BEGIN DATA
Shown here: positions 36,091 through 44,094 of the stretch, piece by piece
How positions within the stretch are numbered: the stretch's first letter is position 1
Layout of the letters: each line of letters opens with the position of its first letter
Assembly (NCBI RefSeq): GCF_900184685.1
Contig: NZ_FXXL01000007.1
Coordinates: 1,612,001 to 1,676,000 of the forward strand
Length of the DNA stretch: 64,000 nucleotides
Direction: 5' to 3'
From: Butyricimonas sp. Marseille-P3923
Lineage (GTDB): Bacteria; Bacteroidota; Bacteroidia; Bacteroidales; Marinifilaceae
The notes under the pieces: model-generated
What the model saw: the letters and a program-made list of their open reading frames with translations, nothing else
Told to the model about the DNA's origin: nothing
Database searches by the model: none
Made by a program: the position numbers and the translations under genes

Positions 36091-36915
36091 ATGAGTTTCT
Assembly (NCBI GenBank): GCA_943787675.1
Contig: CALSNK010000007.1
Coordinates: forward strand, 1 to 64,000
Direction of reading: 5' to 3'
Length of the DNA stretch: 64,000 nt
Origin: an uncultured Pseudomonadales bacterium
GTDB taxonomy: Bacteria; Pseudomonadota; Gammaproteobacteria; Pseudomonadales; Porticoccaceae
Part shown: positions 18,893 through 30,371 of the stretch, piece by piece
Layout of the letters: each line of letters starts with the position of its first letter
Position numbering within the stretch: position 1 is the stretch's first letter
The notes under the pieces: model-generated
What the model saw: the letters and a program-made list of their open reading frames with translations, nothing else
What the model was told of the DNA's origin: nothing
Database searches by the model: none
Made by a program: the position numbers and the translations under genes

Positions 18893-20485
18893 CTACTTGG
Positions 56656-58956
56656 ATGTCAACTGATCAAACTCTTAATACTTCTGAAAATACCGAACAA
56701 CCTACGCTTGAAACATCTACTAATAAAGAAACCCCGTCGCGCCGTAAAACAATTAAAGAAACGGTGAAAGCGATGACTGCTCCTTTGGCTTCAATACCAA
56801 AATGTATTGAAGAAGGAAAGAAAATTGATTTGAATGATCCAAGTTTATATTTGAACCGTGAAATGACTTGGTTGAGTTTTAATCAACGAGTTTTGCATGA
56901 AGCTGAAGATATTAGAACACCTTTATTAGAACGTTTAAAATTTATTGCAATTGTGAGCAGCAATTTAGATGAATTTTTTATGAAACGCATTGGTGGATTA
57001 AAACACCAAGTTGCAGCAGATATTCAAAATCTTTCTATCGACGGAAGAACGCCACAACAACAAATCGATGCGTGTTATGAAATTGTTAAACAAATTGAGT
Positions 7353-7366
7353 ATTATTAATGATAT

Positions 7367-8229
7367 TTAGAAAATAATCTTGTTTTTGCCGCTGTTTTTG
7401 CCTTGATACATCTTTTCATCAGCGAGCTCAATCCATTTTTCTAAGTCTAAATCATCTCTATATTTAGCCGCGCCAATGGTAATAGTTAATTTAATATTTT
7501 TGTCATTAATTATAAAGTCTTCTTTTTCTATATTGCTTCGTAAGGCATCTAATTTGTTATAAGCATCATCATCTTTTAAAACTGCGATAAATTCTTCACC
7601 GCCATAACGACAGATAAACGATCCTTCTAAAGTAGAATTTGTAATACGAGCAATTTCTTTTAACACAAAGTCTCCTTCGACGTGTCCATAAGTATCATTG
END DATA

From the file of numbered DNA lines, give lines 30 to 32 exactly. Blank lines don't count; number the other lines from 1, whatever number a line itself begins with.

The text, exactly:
What the model was told of the DNA's origin: nothing
Database searches by the model: none
Made by a program: the position numbers and the translations under genes